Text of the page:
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“You’re no saint!” is a familiar phrase, and one that nearly all of us probably believe accurately reflects our own hearts and lives. We assume that sanctity is reserved for an elite group of people who follow spiritual disciplines so difficult and impractical that no ordinary person could ever perform them. But best-selling author Bert Ghezzi believes every one of us can be holy, and he shows us how in Saints at Heart. By pointing out that all the saints—even the apostles—were sinners, he helps us understand how holiness is not about being
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“You’re no saint!” is a familiar phrase, and one that nearly all of us probably believe accurately reflects our own hearts and lives. We assume that sanctity is reserved for an elite group of people who follow spiritual disciplines so difficult and impractical that no ordinary person could ever perform them. But best-selling author Bert Ghezzi believes every one of us can be holy, and he shows us how in Saints at Heart. By pointing out that all the saints—even the apostles—were sinners, he helps us understand how holiness is not about being perfect, but rather about making a heartfelt decision to fall in love with God and put God first. Each of the 10 saints featured in this book illustrates a specific spiritual practice that can help us draw closer to God. St. Francis models lifelong conversion; Dorothy Day, prayer and the study of Scripture; and Pope John Paul II, evangelization. Every chapter ends with a section titled “Think, Pray, and Act,” which contains questions for reflection and application.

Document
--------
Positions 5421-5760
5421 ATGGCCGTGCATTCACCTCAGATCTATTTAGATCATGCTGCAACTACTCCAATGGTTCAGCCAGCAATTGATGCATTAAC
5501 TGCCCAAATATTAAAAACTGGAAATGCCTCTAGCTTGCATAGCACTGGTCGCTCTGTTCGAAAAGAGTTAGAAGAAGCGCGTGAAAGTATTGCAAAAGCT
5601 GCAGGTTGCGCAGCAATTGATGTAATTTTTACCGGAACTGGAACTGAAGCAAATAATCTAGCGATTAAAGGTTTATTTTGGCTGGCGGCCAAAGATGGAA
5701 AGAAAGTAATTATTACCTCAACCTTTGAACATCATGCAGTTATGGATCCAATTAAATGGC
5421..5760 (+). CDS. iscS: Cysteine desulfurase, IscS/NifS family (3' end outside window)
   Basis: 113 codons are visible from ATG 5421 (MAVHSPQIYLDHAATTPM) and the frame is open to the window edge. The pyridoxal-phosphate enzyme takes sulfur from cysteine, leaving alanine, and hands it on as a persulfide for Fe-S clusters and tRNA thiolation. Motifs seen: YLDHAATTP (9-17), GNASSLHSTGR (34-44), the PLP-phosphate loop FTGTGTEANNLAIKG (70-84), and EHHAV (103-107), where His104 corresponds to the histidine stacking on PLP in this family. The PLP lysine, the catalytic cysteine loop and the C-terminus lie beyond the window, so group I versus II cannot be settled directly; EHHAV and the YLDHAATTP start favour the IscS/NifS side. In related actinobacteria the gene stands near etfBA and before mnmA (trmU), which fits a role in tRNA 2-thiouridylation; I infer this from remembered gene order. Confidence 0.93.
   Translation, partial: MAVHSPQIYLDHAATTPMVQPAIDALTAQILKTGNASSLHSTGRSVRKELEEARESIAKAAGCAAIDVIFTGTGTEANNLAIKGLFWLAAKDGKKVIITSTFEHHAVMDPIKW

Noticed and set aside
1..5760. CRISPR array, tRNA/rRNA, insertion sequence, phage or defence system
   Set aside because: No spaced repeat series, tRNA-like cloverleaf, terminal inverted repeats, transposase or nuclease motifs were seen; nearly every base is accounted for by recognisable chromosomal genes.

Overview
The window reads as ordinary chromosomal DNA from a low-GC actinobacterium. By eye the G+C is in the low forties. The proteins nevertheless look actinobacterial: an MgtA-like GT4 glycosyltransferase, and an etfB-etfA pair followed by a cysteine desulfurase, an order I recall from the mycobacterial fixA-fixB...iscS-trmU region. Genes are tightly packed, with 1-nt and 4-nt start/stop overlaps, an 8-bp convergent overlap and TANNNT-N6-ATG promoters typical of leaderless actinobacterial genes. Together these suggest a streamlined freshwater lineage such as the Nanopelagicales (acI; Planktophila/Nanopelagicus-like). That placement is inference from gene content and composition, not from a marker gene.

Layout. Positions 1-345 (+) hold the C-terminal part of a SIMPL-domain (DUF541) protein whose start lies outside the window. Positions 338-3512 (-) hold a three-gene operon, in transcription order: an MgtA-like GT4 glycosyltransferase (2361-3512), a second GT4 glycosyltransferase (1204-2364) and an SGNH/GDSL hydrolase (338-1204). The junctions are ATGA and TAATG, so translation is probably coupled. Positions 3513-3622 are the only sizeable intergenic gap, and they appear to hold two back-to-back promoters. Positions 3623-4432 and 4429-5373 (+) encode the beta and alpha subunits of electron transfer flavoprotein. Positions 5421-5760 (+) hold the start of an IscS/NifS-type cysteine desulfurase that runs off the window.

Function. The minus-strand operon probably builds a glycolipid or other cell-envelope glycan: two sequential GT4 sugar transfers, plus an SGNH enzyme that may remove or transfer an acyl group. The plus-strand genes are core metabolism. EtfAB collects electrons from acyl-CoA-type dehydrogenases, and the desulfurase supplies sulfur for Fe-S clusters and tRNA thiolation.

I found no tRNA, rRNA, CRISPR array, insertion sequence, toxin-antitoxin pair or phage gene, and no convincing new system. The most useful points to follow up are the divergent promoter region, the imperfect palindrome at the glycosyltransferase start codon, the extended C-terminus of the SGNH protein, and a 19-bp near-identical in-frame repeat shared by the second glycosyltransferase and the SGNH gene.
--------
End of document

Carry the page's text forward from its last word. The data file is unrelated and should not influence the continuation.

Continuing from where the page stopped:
Introduction: Matters of the Heart
Where your treasure is, there your heart will be also.
In the past ten years, I have written about hundreds of saints and read about hundreds of others. I like to study their lives because I learn so much from their differences. For example, in Saints at Heart you will meet St. Thérèse of Lisieux and Blessed Pier Giorgio Frassati, two young saints whose lives were polar opposites. Thérèse, sick for the last few years of her life, lived a sheltered, reserved life in a convent, devoted to prayer and doing little things for others out of love. On the other hand, Pier Giorgio, vigorously healthy, lived an active life, expressing his love for Jesus in serving the poor while engaging in politics and enjoying his friends and sports. Thérèse taught me to always ask, “What is the loving thing to do now?” Pier Giorgio showed me how to live a faithful Christian life in the world with gusto. You will make similar comparisons as you read this book.